Is Grammar Connected to Income?

A recent study by Grammarly says it is. While technology and the migration to digital communication have dulled our intentionality in this area, its importance hasn’t actually diminished. The sample for study by Grammarly was 100 LinkedIn profiles of native English speakers in the consumer packaged goods industry. Each of the 100 had worked for no more than three employers over the first 10 years of his or her career. In those 10 years, half were promoted to director level or above, and the other half were not. Below are some of the findings:

  • Fewer grammar errors correlated with achieving higher positions. Those who failed to achieve director-level positions within the first 10 years of their careers made 2.5 times as many grammar mistakes as their director-level colleagues.
  • Fewer grammar errors correlated with more promotions. Professionals with six to nine promotions made 45% fewer grammatical errors than those who had been promoted one to four times.
  • Fewer grammar errors correlated with frequent job changes. Those who remained at the same company for more than 10 years made 20% more grammatical mistakes than those who held six jobs in the same period. This could be explained in a couple of ways: People with better grammar may be more ambitious in their search for promising career opportunities, or job hoppers may simply recheck their résumés more often (between jobs).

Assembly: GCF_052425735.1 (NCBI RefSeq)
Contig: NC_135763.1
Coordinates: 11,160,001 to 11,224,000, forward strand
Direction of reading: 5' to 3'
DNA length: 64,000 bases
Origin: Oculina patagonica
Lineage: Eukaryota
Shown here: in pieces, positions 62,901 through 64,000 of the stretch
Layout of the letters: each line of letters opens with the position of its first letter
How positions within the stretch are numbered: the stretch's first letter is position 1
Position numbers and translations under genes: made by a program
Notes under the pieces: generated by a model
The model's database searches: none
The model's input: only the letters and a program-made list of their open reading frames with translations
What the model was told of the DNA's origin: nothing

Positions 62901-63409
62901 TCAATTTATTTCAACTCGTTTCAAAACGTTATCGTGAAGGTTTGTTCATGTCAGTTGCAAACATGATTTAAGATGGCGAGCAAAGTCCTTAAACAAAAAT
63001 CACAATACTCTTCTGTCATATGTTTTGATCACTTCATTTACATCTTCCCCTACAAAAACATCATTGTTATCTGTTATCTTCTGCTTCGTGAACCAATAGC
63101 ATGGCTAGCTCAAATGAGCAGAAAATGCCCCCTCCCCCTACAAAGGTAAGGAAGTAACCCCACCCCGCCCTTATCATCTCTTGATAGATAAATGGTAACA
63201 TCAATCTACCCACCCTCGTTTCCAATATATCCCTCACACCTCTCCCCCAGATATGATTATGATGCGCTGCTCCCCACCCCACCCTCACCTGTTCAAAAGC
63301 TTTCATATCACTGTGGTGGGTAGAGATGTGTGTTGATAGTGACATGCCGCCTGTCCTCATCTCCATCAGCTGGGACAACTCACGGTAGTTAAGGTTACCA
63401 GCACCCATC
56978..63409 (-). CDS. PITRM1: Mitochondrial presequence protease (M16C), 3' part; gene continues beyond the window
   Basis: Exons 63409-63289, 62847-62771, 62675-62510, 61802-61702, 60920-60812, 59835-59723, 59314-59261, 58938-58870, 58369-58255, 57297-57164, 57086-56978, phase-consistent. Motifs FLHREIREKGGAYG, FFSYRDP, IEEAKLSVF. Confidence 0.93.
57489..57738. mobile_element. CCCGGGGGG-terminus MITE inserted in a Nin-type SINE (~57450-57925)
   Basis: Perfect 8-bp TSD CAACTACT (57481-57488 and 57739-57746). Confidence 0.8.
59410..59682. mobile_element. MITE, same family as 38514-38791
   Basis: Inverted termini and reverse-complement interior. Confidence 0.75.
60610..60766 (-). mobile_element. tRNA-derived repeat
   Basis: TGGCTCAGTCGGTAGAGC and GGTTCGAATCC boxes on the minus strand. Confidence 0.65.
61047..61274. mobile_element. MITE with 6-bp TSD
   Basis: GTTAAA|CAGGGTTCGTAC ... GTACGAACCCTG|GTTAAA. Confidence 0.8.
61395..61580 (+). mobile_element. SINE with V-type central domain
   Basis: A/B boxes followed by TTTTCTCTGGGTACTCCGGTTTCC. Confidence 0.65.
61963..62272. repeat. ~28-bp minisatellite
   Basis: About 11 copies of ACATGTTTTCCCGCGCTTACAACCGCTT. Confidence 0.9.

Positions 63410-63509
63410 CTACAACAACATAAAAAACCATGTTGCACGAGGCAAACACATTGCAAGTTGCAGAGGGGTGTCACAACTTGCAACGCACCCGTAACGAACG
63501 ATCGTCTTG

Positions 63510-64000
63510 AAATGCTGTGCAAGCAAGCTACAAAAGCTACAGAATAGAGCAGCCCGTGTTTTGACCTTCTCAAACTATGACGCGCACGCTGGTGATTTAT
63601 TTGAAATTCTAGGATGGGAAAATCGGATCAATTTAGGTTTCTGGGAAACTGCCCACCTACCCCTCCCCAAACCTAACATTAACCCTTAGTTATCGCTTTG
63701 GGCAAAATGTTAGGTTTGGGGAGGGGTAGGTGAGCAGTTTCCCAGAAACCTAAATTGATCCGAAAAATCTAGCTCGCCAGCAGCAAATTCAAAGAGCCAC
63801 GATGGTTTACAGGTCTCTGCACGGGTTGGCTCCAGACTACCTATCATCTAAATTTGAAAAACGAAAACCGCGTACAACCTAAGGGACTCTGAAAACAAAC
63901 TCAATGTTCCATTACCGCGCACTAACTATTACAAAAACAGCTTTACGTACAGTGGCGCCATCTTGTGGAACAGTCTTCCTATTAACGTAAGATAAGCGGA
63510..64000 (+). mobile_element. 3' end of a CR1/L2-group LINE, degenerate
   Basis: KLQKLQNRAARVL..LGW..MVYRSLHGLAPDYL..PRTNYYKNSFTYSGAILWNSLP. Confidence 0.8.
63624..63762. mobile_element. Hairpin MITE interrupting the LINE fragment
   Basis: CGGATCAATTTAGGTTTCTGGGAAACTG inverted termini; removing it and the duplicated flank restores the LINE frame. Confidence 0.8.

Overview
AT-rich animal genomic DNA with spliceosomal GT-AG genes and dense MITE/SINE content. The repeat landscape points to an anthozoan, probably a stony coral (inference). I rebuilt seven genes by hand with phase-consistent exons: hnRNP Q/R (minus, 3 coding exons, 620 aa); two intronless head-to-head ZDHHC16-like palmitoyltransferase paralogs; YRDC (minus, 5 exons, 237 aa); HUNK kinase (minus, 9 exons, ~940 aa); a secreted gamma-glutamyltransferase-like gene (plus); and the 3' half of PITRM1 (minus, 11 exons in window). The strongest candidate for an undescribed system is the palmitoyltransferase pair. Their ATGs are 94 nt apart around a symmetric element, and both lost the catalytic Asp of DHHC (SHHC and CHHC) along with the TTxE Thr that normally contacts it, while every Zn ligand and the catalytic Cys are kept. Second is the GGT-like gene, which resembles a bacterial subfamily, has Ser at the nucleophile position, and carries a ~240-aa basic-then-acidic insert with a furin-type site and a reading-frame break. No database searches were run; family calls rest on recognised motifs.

CEO of iFixit, Kyle Wiens, wrote the following in a blog post for the Harvard Business Review: “If you think an apostrophe was one of the 12 disciples of Jesus, you will never work for me. If you think a semicolon is a regular colon with an identity crisis, I will not hire you. If you scatter commas into a sentence with all the discrimination of a shotgun, you might make it to the foyer before we politely escort you from the building.”

So what does this mean? It means that grammar does matter. And it should be noted that running your writing though a spell check doesn’t guarantee flawlessness. For example, English natives should be well versed in the differences between the following (sadly) common mistakes that spell check will likely not fix:

  • There, their and they’re
  • To, two and too
  • Its and it’s
  • Your and you’re
  • Knowing when to use “good” and when to use “well”

Using good grammar communicates some really important traits you possess to colleges, clients and superiors. Attention to detail, critical thinking and intellectual aptitude, to name a few. So dust off that old grammar textbook, or hey, search the web! Several excellent sources of learning on this topic are available at your fingertips.